An increase in the level of active, GTP-bound Ras is not necessary for transformation of chicken embryo fibroblasts (CEF) by v-Src. This suggests that other Ras-independent pathways contribute to transformation by v-Src. To address the possibility that activation of phosphatidylinositol-3-kinase (PI3K) and the mammalian target of rapamycin (mTOR/FRAP), represents one of these pathways, the effect of simultaneous inhibition of the Ras-MAPK and PI3K-mTOR pathways was examined on transformation of CEF by v-Src. Transformation was assessed by the standard parameters of morphological alteration, increased hexose uptake, loss of density inhibition, and anchorage-independent growth. Inhibition of the Ras-MAPK pathway by expression of the dominant-negative Ras mutant HRasN17 or by addition of the MAPK kinase (MEK) inhibitor PD98059 reduces several of these parameters but fails to block transformation. Similarly, inhibition of the PI3K-mTOR pathway by addition of a PI3K inhibitor or the mTOR inhibitor rapamycin, although reducing several parameters of transformation, also fails to block transformation. However, simultaneous inhibition of signaling by the Ras-MAPK pathway and the PI3K-mTOR pathway essentially blocks transformation. These data indicate that transformation of CEF by v-Src is mediated by two parallel pathways, the Ras-MAPK pathway and the PI-3K-mTOR pathway, which both contribute to transformation. The possibility is not excluded that simultaneous activation of other pathways is also required (Penuel, 1999).

Several different human virus oncoproteins, including adenovirus type 9 E4-ORF1, evolved to target the Dlg1 mammalian homolog of the membrane-associated Drosophila discs-large tumor suppressor. This fact has implicated this cellular factor in human cancer. Despite a general belief that such interactions function solely to inactivate this suspected human tumor suppressor protein, this study demonstrates that E4-ORF1 specifically requires endogenous Dlg1 to provoke oncogenic activation of phosphatidylinositol 3-kinase (PI3K) in cells. Based on these results, a model is proposed wherein E4-ORF1 binding to Dlg1 triggers the resulting complex to translocate to the plasma membrane and, at this site, to promote Ras-mediated PI3K activation. These findings establish the first known function for Dlg1 in virus-mediated cellular transformation and also surprisingly expose a previously unrecognized oncogenic activity encoded by this suspected cellular tumor suppressor gene (Frese, 2006).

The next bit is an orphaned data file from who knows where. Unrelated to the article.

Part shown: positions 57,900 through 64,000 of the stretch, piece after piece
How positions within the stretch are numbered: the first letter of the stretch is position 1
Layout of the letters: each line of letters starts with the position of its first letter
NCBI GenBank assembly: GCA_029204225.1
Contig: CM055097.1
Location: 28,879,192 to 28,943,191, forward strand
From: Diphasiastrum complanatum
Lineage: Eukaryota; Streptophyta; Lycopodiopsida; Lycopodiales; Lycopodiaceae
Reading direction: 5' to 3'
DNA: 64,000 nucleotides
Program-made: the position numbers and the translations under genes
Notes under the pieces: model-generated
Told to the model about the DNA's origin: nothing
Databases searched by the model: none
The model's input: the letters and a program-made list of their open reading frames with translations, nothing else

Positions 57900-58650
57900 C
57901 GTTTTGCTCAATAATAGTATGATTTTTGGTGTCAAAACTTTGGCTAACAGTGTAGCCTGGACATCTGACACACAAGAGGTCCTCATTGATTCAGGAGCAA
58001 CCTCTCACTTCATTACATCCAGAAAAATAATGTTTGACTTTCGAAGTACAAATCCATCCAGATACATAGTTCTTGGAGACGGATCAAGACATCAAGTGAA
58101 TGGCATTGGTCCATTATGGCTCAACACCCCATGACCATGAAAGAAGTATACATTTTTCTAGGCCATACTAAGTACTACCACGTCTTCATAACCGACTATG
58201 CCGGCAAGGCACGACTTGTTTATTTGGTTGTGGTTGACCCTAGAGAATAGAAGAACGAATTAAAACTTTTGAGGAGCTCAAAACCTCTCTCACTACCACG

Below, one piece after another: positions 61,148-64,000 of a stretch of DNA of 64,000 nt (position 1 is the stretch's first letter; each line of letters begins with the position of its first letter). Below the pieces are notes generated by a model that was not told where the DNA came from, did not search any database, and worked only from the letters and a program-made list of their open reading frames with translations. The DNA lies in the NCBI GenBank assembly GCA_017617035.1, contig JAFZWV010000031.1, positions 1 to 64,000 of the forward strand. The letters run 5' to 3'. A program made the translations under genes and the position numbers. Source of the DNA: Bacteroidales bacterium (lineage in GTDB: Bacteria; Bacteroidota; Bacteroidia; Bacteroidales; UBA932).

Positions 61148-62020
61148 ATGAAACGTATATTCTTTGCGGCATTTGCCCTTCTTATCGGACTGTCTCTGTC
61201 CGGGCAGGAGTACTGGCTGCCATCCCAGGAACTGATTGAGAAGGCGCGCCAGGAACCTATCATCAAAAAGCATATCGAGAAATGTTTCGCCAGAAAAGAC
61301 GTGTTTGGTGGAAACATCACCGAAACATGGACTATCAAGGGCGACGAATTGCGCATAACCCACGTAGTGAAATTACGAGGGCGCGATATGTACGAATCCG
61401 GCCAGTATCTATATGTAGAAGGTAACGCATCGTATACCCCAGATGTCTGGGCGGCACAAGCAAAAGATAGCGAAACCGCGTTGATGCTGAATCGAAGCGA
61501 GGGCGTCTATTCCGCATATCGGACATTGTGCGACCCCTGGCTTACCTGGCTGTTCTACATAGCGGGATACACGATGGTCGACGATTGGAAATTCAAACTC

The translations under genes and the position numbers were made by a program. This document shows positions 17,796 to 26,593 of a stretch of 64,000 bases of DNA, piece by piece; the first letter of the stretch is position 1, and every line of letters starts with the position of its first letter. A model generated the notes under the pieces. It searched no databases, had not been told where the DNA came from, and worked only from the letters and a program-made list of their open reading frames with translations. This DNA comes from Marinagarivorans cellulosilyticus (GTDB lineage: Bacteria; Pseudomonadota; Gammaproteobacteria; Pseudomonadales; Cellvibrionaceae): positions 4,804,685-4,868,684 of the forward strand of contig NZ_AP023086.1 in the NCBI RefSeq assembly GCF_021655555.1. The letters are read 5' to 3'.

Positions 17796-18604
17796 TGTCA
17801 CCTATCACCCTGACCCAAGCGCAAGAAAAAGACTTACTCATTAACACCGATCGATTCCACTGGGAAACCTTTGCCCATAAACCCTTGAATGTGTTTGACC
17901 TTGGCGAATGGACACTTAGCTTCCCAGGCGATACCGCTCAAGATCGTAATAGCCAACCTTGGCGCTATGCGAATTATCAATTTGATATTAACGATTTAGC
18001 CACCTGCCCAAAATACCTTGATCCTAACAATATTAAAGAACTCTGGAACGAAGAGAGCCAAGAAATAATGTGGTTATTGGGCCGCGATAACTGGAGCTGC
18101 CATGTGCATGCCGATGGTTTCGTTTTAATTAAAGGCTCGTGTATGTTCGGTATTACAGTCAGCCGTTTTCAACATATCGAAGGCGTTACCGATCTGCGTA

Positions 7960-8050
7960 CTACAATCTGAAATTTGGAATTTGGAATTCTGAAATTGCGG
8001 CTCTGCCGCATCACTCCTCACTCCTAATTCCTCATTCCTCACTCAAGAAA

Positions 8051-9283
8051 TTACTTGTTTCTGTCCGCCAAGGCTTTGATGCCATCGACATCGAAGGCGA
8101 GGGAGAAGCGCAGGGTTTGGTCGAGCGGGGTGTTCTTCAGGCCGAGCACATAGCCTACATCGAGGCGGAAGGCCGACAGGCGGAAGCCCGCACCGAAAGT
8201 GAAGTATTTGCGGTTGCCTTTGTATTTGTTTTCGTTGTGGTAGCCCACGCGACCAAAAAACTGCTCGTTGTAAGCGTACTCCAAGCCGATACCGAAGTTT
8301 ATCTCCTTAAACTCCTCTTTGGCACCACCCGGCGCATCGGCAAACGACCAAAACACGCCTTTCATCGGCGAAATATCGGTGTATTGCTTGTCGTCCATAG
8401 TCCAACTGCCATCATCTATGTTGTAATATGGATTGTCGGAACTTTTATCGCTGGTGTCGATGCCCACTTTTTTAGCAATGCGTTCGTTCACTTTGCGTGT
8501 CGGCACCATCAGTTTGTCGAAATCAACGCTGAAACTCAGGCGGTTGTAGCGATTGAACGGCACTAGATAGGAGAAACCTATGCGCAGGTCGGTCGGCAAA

It is important to point out that, though unexpected, the finding that Dlg1 possesses an oncogenic activity does not refute a substantial body of evidence supporting its designation as a candidate tumor suppressor gene. Viral oncoproteins typically disregulate normal functions of their cellular targets, so it may be pertinent that Dlg1 was recently reported to recruit PI3K into a membrane-associated complex with E-cadherin to promote both adherens junction formation and terminal differentiation in enterocytes. Since this activity is predicted to induce an antiproliferative state in cells, it may represent a tumor suppressor function for Dlg1. Therefore, an intriguing possibility presents itself: whereas Dlg1 normally functions to promote temporally and spatially restricted E-cadherin-dependent PI3K activation during adherens junction formation in cells, Dlg1 modified by E4-ORF1 instead supports constitutive and spatially unrestricted, Ras-dependent PI3K activation at the plasma membrane. This interesting model hints that E4-ORF1 may simultaneously inactivate a tumor suppressor function and stimulate an oncogenic function of Dlg1 (Frese, 2006).

PIK3CA, one of the two most frequently mutated oncogenes in human tumors, codes for p110α, the catalytic subunit of a phosphatidylinositol 3-kinase, isoform α (PI3Kα, p110α/p85). This study reports a 3.0 angstrom resolution structure of a complex between p110α and a polypeptide containing the p110α-binding domains of p85α, a protein required for its enzymatic activity. The structure shows that many of the mutations occur at residues lying at the interfaces between p110α and p85α or between the kinase domain of p110α and other domains within the catalytic subunit. Disruptions of these interactions are likely to affect the regulation of kinase activity by p85 or the catalytic activity of the enzyme, respectively. In addition to providing new insights about the structure of PI3Kα, these results suggest specific mechanisms for the effect of oncogenic mutations in p110α and p85α (Huang, 2007).

Many human cancers involve up-regulation of the phosphoinositide 3-kinase PI3Kα, with oncogenic mutations identified in both the p110α catalytic and the p85α regulatory subunits. Crystallographic and biochemical approaches were used to gain insight into activating mutations in two noncatalytic p110α domains -- the adaptor-binding and the helical domains. A structure of the adaptor-binding domain of p110α in a complex with the p85α inter-Src homology 2 (inter-SH2) domain shows that oncogenic mutations in the adaptor-binding domain are not at the inter-SH2 interface but in a polar surface patch that is a plausible docking site for other domains in the holo p110/p85 complex. Helical domain mutations were examinedm and it was found that the Glu545 to Lys545 (E545K) oncogenic mutant disrupts an inhibitory charge-charge interaction with the p85 N-terminal SH2 domain. These studies extend understanding of the architecture of PI3Ks and provide insight into how two classes of mutations that cause a gain in function can lead to cancer (Miled, 2007).

PI3K and synaptic plasticity